End Loop

How to tie a End Loop

The End Loop is a loop knot for tieing a loop in monafilament. The end loop is simple an quick to tie and very strong. These benefits makes the end loop a great choice for many situations.

Tags: end loop, how to tie an end loop, the end loop fishing knot, end loop how to tie

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Wednesday, 30-01-13 01:18

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Starloulou from CscOaqTxMHeJLMr

Wednesday, 16-01-13 22:26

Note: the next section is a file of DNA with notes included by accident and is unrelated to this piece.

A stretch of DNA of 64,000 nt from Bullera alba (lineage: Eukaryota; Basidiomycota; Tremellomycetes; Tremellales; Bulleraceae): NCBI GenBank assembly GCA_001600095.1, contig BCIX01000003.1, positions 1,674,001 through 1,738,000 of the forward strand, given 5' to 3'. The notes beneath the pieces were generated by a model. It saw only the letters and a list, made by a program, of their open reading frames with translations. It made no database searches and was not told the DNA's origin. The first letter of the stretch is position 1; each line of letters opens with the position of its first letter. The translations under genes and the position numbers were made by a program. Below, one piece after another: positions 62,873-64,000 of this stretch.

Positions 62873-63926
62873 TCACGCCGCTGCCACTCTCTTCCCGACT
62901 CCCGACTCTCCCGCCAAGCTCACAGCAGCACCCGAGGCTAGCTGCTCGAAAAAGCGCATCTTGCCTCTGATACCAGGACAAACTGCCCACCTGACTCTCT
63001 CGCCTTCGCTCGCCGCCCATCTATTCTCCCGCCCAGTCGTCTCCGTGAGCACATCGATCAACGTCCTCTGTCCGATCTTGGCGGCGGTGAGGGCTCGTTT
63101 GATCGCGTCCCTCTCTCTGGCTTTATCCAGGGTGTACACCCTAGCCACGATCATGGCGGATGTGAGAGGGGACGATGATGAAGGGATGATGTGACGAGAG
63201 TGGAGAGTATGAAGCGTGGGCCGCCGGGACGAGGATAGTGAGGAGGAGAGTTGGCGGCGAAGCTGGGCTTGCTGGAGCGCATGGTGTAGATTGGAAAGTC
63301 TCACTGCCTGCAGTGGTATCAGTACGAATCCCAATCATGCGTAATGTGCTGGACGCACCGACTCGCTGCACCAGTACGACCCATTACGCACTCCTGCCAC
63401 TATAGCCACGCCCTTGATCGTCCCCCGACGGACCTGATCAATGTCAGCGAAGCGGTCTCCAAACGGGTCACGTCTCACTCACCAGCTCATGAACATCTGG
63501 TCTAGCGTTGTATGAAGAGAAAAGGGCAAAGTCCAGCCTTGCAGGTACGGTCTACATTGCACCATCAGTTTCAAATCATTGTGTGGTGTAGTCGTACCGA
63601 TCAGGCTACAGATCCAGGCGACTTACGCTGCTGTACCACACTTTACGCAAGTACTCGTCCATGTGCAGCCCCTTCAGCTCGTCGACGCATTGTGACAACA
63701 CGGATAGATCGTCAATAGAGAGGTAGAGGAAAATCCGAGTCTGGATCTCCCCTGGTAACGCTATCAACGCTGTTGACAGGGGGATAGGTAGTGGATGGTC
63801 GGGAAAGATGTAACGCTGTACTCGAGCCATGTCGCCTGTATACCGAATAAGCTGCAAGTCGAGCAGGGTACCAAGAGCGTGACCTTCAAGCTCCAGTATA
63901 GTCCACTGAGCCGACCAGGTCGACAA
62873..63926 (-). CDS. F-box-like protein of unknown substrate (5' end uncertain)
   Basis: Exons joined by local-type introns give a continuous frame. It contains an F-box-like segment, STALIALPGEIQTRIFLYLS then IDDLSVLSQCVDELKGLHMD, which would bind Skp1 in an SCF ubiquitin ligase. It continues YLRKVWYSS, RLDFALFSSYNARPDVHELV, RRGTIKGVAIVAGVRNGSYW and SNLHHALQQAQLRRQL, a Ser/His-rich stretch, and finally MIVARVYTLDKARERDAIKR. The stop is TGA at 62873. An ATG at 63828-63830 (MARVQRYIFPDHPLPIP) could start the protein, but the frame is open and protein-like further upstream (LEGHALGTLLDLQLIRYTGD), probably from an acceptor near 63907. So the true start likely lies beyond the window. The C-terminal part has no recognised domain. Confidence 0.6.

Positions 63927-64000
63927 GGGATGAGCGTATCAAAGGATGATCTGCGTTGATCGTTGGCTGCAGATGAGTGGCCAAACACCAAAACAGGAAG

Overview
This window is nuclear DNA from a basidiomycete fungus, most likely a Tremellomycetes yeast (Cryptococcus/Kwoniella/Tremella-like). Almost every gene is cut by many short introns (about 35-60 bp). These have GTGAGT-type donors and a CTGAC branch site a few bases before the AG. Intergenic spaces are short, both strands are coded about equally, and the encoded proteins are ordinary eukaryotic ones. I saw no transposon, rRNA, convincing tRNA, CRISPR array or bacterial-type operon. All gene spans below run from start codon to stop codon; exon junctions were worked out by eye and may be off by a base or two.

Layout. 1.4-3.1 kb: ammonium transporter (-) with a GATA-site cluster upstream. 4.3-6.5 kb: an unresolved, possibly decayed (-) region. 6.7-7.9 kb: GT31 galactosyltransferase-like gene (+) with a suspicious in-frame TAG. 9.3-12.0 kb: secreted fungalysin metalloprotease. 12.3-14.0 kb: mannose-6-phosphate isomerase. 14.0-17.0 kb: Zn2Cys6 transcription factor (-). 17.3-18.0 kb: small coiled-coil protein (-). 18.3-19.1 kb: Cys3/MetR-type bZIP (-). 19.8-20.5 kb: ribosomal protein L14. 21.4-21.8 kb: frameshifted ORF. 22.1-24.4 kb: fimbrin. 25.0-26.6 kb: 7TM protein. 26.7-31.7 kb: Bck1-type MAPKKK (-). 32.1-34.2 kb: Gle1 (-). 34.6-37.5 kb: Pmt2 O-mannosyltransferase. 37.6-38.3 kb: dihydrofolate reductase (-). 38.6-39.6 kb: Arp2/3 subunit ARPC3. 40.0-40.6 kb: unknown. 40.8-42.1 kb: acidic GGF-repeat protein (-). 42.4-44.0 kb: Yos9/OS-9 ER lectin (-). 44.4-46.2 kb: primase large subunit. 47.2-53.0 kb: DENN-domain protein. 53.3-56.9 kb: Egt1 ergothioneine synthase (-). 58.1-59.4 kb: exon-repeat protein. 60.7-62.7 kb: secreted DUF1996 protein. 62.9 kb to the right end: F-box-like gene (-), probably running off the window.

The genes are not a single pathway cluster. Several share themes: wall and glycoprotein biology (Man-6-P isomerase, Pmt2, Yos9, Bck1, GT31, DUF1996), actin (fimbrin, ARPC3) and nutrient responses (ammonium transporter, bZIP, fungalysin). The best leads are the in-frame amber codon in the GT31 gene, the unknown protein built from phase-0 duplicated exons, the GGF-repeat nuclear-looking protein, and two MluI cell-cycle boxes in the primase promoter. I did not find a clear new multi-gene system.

I have a very basic philosophy based on slipme logic: If I can see the line, so can the fish! Because of that, and more than 50 years of experience, I prefer the clearest line I can find, and I also keep my line diameter to the thinnest I can use and still safely catch fish. No one hates to lose a big fish or an expensive lure more than I do. I won't go to the extreme in either direction. (You can lose a big fish by using too heavy a line also when they see it and shy away from it.) I don't tackle the bruisers with cobweb line, nor to I go on the assumption that the line weight has to equal or exceed the weight of the fish I pursue. I have caught a number of salmon up to an 18# King Salmon on 6# test and 25# carp on that same weight line. It is more about what you do with your rod and the reel's drag setting than what weight your line breaks at. When I purchase a new (or used) reel that comes with line installed, I almost ALWAYS remove and replace the fluorescent and heavy lines in favor of light-weight lines that are totally clear. My motto in that regard? Now you see it? Now you don't! Good luck and good fishing!SPECIAL NOTE: I almost forgot to give you one important point. Unlike humans who's eyesight deteriorates with age, it has been scientifically proven that the ability to see actually improves as a fish gets older. Something to do with how the lens in the eye changes its concave features which result in the eye developing what amounts to a magnification of sorts. That would also account for why the bigger (older) fish are so much more difficult to fool and to catch. In the clear waters of Alaska, I have all too often seen big fish approach a lure only to vear off at the very last moment when I expected them to hit it. Something unnatural turned them off. For that same reason, I rarely attach a lure directly to my line with a snap swivel. If and when you need the swivel, attach it further up the line like 4 feet or so from the lure. I also consider trading the LARGE trebel hooks of some of my lures for slightly smaller and less obvious ones, even adding feather or fur to the hooks so they more resemble fish fins than wire. It works for me.


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